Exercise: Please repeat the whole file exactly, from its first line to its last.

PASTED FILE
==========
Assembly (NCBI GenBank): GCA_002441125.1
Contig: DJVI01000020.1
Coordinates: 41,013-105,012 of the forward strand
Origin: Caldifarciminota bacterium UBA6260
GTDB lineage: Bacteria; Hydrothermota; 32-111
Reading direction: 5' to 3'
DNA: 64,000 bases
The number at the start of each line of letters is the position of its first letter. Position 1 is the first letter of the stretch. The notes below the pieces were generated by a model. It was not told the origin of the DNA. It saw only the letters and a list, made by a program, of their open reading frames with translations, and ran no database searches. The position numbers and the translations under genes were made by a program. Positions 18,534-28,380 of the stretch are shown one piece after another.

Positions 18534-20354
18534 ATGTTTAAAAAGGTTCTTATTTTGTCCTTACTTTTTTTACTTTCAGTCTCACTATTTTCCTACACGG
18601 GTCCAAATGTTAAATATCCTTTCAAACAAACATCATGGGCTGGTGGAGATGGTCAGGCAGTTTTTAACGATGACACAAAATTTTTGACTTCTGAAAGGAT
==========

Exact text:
Assembly (NCBI GenBank): GCA_002441125.1
Contig: DJVI01000020.1
Coordinates: 41,013-105,012 of the forward strand
Origin: Caldifarciminota bacterium UBA6260
GTDB lineage: Bacteria; Hydrothermota; 32-111
Reading direction: 5' to 3'
DNA: 64,000 bases
The number at the start of each line of letters is the position of its first letter. Position 1 is the first letter of the stretch. The notes below the pieces were generated by a model. It was not told the origin of the DNA. It saw only the letters and a list, made by a program, of their open reading frames with translations, and ran no database searches. The position numbers and the translations under genes were made by a program. Positions 18,534-28,380 of the stretch are shown one piece after another.

Positions 18534-20354
18534 ATGTTTAAAAAGGTTCTTATTTTGTCCTTACTTTTTTTACTTTCAGTCTCACTATTTTCCTACACGG
18601 GTCCAAATGTTAAATATCCTTTCAAACAAACATCATGGGCTGGTGGAGATGGTCAGGCAGTTTTTAACGATGACACAAAATTTTTGACTTCTGAAAGGAT